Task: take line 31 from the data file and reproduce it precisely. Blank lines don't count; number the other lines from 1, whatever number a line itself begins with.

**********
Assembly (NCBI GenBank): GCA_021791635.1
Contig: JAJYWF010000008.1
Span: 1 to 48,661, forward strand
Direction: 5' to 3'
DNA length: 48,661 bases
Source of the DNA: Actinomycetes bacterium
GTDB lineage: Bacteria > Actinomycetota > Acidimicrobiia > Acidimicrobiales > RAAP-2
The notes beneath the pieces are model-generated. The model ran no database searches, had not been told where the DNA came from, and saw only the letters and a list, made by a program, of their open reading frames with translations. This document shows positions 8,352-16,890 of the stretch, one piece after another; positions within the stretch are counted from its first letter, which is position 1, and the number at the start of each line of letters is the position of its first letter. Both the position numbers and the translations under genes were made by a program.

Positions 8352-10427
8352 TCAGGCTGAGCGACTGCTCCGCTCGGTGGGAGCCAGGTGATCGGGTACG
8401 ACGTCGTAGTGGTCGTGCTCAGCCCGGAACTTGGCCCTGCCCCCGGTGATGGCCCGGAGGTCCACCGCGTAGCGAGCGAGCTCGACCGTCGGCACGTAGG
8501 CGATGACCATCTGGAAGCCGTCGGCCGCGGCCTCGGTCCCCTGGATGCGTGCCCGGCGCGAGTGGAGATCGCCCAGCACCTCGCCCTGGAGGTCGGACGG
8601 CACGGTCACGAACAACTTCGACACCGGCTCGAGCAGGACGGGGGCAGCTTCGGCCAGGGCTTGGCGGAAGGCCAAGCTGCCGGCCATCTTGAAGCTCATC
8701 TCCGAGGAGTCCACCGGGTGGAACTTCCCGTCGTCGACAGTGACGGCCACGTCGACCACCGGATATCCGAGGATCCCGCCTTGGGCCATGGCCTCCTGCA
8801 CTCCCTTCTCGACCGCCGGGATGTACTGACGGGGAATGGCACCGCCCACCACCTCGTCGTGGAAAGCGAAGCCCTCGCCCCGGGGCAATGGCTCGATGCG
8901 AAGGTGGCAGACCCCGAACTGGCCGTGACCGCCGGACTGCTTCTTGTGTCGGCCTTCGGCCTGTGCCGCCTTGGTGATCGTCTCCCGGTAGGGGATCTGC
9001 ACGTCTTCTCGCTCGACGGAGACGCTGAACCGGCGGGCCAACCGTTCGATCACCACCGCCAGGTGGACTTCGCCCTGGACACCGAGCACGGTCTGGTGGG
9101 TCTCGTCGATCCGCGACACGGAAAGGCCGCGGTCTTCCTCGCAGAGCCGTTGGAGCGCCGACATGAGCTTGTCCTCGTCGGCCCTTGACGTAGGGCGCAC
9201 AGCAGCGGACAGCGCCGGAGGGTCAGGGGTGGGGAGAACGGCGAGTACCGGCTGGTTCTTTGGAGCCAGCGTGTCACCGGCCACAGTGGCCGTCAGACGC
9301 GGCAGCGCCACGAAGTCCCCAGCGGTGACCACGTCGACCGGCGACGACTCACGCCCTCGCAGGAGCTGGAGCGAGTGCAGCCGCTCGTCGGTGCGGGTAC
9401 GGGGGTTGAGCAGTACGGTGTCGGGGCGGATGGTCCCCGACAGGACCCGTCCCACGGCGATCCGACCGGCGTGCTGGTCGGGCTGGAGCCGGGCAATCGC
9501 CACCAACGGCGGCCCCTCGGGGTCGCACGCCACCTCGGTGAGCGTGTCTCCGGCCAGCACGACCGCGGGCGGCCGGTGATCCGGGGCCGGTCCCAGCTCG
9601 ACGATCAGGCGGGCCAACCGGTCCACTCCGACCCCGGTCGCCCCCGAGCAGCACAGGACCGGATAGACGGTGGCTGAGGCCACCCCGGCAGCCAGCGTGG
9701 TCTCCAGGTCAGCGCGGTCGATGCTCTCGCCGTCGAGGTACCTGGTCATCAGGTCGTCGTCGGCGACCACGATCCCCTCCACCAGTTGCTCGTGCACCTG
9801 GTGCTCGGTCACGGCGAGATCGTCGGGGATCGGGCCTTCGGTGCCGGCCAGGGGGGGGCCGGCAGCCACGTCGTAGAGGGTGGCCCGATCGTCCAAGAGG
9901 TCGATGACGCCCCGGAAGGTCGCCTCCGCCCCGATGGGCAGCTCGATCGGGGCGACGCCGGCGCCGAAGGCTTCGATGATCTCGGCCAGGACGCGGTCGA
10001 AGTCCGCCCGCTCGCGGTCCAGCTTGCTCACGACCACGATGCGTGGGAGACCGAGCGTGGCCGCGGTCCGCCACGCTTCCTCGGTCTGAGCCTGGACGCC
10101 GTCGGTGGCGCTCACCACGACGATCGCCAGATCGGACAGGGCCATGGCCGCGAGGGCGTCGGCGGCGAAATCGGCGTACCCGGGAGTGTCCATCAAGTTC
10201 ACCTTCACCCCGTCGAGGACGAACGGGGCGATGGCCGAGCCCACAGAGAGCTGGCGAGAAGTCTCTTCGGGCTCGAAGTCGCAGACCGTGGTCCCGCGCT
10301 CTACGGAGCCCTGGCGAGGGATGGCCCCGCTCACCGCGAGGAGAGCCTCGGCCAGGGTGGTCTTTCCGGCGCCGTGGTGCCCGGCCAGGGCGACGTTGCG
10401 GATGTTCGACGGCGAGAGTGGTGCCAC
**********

10401 GATGTTCGACGGCGAGAGTGGTGCCAC